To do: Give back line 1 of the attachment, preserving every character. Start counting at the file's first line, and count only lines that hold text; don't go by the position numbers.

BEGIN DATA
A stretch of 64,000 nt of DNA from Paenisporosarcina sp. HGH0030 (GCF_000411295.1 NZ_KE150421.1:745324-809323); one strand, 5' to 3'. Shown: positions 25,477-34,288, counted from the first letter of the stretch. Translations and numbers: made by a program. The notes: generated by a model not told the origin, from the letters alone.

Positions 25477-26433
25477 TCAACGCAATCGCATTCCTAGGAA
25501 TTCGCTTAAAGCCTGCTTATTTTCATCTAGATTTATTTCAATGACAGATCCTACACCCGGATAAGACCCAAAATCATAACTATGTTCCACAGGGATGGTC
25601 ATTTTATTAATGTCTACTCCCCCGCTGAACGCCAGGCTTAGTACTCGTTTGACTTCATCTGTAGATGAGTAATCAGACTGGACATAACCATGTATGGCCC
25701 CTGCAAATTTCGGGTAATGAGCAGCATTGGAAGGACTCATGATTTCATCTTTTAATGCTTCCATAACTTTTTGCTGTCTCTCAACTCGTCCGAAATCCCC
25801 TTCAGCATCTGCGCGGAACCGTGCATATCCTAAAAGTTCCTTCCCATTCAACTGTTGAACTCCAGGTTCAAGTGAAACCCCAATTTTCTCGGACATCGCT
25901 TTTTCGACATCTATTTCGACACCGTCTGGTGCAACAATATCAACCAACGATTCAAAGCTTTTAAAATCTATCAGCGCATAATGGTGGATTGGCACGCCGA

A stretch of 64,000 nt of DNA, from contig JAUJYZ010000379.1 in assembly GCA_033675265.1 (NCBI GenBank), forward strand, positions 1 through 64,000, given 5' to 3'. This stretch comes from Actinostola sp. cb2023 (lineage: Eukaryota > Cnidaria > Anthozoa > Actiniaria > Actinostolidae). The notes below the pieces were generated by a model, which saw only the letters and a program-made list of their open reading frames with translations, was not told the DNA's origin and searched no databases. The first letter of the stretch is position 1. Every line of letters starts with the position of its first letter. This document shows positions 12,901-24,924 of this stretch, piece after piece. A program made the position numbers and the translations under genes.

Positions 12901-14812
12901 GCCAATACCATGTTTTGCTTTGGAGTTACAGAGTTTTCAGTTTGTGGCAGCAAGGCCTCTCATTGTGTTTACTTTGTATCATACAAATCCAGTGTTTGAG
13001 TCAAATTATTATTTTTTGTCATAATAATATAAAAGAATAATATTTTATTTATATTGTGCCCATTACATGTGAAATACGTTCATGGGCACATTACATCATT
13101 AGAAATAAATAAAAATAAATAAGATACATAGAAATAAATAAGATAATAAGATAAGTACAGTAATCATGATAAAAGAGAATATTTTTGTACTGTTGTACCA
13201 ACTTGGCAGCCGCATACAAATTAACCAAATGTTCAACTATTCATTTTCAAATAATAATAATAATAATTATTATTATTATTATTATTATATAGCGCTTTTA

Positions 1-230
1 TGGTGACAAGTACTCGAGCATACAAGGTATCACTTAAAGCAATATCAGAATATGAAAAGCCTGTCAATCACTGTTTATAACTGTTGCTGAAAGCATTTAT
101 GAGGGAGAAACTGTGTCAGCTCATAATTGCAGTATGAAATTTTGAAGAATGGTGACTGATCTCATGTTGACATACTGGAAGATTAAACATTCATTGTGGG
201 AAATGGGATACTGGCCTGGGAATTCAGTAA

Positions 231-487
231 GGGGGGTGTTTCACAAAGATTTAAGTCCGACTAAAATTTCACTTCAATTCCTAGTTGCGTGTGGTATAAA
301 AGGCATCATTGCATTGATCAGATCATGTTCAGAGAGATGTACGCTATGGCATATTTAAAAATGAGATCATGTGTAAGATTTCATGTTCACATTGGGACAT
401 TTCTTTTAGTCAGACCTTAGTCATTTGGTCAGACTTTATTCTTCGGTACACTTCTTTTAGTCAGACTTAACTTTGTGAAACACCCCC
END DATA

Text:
A stretch of 64,000 nt of DNA from Paenisporosarcina sp. HGH0030 (GCF_000411295.1 NZ_KE150421.1:745324-809323); one strand, 5' to 3'. Shown: positions 25,477-34,288, counted from the first letter of the stretch. Translations and numbers: made by a program. The notes: generated by a model not told the origin, from the letters alone.